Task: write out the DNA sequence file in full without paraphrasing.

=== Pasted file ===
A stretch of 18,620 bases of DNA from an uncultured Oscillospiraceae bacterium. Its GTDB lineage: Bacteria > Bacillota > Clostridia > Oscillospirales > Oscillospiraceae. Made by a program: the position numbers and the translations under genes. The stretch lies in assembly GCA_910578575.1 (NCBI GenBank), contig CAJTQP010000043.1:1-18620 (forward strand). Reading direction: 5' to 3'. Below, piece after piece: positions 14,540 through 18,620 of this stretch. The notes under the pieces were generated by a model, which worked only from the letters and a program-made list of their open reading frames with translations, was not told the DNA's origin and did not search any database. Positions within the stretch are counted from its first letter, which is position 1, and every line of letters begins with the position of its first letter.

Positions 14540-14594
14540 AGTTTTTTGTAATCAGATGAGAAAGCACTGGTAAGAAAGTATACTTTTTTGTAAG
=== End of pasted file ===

A stretch of 18,620 bases of DNA from an uncultured Oscillospiraceae bacterium. Its GTDB lineage: Bacteria > Bacillota > Clostridia > Oscillospirales > Oscillospiraceae. Made by a program: the position numbers and the translations under genes. The stretch lies in assembly GCA_910578575.1 (NCBI GenBank), contig CAJTQP010000043.1:1-18620 (forward strand). Reading direction: 5' to 3'. Below, piece after piece: positions 14,540 through 18,620 of this stretch. The notes under the pieces were generated by a model, which worked only from the letters and a program-made list of their open reading frames with translations, was not told the DNA's origin and did not search any database. Positions within the stretch are counted from its first letter, which is position 1, and every line of letters begins with the position of its first letter.

Positions 14540-14594
14540 AGTTTTTTGTAATCAGATGAGAAAGCACTGGTAAGAAAGTATACTTTTTTGTAAG